I don't know if this question is appropriate to this site, but I posted here without an answer, so I tried this alternative.

Given a $2$-form $\omega$ on a manifold $M$, let us denote by $N$ the kernel of $\omega$, i.e. $N:=\{u\in TM : \omega(u,\cdot)=0\}$. Their Proposition 5.1.2 shows that if $\omega$ has constant rank (and is closed) then $N$ is a tangent distribution on $M$ (and completely integrable).

In the following remark they say that ``the reader can easily prove the converse of the previous conclusion''. While I understand that $N$ is a tangent distribution if and only if $\omega$ has constant rank. Instead I think that, for $\omega$ of constant rank, $N$ can be completely integrable even if $\omega$ is not closed, (e.g. $\omega=e^z dx\wedge dy$).

Starting from this consideration I have asked myself a question:
Given a $\Omega\in\mathcal{A}^p(M)$, with $p>1$, whose rank is constant, let us define its kernel $N$ as above. Evidently $N$ is a tangent distribution on $M$, and I find it is completely integrable at least when there exists a $1$-form $\phi$ such that $d\Omega=\phi\wedge\Omega$. Clearly, if $\Omega$ is decomposable then the last condition is even necessary.

My question (edited after the comment of Willie Wong):

Is this last condition (the ``divisibility'' of $d\Omega$ by $\Omega$) necessary for the complete integrability of $N$ even when $\Omega$ is not decomposable? (Using Frobenius' Theorem I understand the case $p=1$, but what about the case $p>1$?.)

Any suggestion and\or counterexample are welcome.

  • 3
    $\begingroup$ Presumably you know about Frobenius' theorem? en.wikipedia.org/wiki/Frobenius_theorem_(differential_topology) $\endgroup$ Aug 28 '11 at 21:45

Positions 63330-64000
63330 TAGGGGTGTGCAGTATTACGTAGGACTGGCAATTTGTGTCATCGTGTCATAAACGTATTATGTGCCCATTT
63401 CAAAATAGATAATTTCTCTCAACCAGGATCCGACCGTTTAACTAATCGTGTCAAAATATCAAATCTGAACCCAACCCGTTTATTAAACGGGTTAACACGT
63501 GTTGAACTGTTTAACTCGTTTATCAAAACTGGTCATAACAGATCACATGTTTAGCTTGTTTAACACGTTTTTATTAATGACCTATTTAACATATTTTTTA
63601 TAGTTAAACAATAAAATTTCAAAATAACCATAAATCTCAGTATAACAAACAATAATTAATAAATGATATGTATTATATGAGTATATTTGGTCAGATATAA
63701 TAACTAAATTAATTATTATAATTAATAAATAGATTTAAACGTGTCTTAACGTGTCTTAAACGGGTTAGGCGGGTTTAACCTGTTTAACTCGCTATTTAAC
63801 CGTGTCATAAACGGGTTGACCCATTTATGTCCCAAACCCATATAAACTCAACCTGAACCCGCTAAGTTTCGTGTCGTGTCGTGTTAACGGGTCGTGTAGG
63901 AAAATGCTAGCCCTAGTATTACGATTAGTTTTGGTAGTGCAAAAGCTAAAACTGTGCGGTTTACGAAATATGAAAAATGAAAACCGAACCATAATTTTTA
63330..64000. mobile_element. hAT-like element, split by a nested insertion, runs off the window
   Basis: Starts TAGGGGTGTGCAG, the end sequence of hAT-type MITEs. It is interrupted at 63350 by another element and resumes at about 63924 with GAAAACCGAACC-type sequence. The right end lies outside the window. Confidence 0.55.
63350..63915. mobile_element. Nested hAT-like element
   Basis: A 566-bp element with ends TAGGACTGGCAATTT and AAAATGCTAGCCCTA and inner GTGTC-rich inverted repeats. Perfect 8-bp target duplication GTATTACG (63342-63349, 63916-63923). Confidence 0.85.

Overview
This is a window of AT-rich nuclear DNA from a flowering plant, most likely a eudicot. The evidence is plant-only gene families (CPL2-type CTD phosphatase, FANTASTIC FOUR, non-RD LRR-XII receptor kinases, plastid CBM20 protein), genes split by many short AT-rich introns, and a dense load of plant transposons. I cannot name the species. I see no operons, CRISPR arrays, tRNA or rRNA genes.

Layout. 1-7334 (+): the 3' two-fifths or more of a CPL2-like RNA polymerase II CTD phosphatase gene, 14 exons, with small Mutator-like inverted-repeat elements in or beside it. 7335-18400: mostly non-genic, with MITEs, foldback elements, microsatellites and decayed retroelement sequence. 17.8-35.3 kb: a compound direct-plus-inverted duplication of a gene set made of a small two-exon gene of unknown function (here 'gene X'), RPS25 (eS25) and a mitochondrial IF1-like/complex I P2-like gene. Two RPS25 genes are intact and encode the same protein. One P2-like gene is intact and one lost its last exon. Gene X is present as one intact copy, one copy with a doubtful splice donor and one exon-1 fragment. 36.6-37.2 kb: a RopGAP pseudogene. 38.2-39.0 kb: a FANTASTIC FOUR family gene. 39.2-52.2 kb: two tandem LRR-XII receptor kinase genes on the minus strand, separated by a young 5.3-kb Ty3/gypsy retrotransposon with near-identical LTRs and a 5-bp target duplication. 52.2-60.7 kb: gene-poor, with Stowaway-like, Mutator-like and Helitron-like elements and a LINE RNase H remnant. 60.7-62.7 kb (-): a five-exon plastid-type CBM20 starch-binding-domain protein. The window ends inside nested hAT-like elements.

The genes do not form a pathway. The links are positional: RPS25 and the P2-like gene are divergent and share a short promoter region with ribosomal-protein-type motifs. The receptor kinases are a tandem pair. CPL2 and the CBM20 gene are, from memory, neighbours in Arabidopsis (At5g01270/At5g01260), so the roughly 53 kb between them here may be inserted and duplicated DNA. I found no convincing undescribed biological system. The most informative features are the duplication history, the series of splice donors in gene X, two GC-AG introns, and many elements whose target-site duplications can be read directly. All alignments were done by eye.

• $\begingroup$ @Willie Wong, thank for your suggestion, it has helped me to point out what is my doubt. I don't understand how to use Frobenius' Theorem to deduce, when degree(Ω)>1, that the complete integrability of kerΩ implies the divisibility of dΩ by Ω. What am I missing? $\endgroup$ Aug 29 '11 at 11:27

The answer is 'no'. To see why, just take any nondegenerate $2$-form $\omega$ on, say, $\mathbb{R}^6$, that has the property that $d\omega$ is not a multiple of $\omega$. (This will be true for a generic such $2$-form.) The kernel of this $\omega$ is trivial, but now, you can just regard it as being defined on $\mathbb{R}^8$, say, by pullback. Then the kernel has (constant) positive dimension and is obviously integrable, but $d\omega$ is still not a multiple of $\omega$.

By the way, the theorem about integrability is true in much greater generality than for a single $p$-form: If $\mathcal{I}\subset\Omega^*(M)$ is a graded ideal that is closed under exterior derivative and its `kernel' $N$, which is defined as the set of vectors $v\in T_xM$ such that $\iota(v)\phi$ is in $\mathcal{I}_x$ for all $\phi\in \mathcal{I}_x$, has constant rank, then $N$ is integrable. This is a classic theorem of Cartan on 'Cauchy characteristics', and can, for example, be seen in Exterior Differential Systems by Bryant, et al.


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